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Former Utah Gov. Jon Huntsman says the nation's polarization is leading to the types of scandals tarring Washington lately, including the IRS scrutiny of tea party groups, the Justice Department's seizing of Associated Press phone records and the eight-month-long investigation into the Benghazi terrorist attacks.

"The events we're seeing playing out are in fact, to my mind, an extension of political extremism. The politicization of governance," Huntsman said last week in the inaugural SiriusXM program for the group No Labels. "We're where we are because people made choices based on politics not on what was right for American people."

Huntsman, who co-chairs the group seeking more political consensus, ran his failed presidential campaign on the theme of fixing the nation's trust deficit — that Americans can no longer trust their leaders — and noted the scandals will provide a "chilling effect" on actually getting any real reform out of Washington.

"If our collective eye is off tax reform, job creation, energy policy — the stuff that this country so desperately needs to get this economy working again — that's the price we pay when Congress goes 100 percent in pursuit of these scandals," Huntsman said. "We all suffer because of that."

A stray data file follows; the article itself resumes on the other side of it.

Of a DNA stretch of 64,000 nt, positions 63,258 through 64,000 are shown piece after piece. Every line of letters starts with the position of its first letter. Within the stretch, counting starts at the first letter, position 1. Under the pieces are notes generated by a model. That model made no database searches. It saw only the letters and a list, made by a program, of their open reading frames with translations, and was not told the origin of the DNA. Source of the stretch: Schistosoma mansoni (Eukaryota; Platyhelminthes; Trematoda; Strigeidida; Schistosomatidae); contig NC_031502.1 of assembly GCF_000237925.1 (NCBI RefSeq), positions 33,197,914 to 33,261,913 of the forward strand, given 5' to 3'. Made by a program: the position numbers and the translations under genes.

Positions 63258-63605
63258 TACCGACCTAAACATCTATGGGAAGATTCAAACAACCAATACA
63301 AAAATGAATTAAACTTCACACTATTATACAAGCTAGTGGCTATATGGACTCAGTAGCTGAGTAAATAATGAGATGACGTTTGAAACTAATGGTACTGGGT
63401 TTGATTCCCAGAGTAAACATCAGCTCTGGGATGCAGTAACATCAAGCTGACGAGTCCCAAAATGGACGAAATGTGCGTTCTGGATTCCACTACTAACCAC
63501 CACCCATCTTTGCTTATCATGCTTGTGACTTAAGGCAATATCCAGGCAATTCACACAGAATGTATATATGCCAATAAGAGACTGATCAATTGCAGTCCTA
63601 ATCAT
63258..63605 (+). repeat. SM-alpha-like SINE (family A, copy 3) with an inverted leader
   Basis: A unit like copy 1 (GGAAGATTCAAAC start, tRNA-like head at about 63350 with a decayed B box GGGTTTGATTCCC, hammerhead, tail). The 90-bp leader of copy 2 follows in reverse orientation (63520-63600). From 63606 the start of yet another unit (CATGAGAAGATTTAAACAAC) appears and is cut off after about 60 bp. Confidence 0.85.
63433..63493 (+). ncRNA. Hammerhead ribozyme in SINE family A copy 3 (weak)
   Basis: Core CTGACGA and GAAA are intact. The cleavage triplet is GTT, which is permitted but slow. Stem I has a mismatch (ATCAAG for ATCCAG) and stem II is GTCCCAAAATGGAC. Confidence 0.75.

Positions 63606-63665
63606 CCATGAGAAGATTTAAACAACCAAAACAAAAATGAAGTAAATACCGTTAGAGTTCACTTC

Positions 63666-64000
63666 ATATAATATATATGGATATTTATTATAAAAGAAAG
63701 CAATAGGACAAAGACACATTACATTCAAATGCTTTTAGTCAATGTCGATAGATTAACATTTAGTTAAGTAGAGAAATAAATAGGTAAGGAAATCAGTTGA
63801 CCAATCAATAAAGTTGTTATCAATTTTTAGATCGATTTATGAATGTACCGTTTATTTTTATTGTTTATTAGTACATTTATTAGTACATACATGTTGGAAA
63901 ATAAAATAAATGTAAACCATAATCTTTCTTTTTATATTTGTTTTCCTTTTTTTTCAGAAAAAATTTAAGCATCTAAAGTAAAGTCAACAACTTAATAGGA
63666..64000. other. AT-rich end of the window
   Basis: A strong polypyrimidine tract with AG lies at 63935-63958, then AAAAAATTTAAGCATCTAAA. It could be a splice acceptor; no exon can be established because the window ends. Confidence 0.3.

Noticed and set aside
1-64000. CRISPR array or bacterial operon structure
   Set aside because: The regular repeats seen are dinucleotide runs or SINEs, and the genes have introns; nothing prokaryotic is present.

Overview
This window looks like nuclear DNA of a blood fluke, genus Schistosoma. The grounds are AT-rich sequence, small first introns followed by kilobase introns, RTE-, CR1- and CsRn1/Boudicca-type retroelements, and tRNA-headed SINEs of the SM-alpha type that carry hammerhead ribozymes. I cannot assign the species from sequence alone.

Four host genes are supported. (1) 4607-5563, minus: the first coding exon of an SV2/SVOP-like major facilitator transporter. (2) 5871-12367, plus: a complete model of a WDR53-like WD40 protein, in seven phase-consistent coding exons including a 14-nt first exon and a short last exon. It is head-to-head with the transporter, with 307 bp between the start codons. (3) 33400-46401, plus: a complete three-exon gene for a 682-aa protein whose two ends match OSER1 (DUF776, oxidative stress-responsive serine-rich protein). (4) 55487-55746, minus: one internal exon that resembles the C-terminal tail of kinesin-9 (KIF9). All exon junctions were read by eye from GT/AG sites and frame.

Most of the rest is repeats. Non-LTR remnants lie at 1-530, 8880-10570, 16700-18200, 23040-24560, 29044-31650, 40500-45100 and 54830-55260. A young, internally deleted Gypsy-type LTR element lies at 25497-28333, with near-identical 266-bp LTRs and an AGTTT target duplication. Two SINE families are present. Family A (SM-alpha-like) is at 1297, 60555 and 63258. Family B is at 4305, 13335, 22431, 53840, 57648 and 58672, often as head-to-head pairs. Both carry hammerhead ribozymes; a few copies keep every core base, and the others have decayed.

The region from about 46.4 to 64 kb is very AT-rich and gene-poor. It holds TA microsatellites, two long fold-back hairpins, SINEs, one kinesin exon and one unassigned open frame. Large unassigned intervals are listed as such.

Reid gets personal • Senate Majority Leader Harry Reid is a supporter of banning workplace discrimination and identified a personal reason for why he thinks it's important to pass legislation: He has a gay niece.

Reid, a practicing Mormon, told a group of reporters for left-leaning blogs, that there's a chance he'll bring up the Employment Non-Discrimination Act this year and that it's important to those in the gay community who might face workplace problems.

"My niece is a lesbian," Reid said, according to the Huffington Post. "She's a school teacher. Her employment shouldn't be affected with that. We should have a law that says that, not just the good graces of wherever you work."

Stewart's first Obamacare vote • Freshman Rep. Chris Stewart made his first vote to repeal the Affordable Care Act, also known as Obamacare, last week.

"Jobs are being killed by the implementation of Obamacare," Stewart said on the House floor recently. "And that's not a statistic. That isn't some government projection. It isn't some estimation from CBO. That is a fact. It is a reality. "Obamacare is killing economic activity. Obamacare is killing jobs. And it's only going to get worse."

Stewart, like almost all Republicans, ran for office opposing the Democrats' health-care law but he has a long way to go to match his colleague's record in voting against the law.

Depending on how you count the roll call votes, Republicans have attempted to kill the law 37 or 38 times, on largely party line votes. On Thursday, Rep. Jim Matheson was one of only two Democrats to vote for repeal.

But the vote is only symbolic, with Democrats still holding the Senate and Obama in the White House. Chances are good Stewart will get a few more chances to vote against the law.

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Burr and Canham report from Washington, D.C. They can be reached at or or via Twitter @thomaswburr or @mattcanham.

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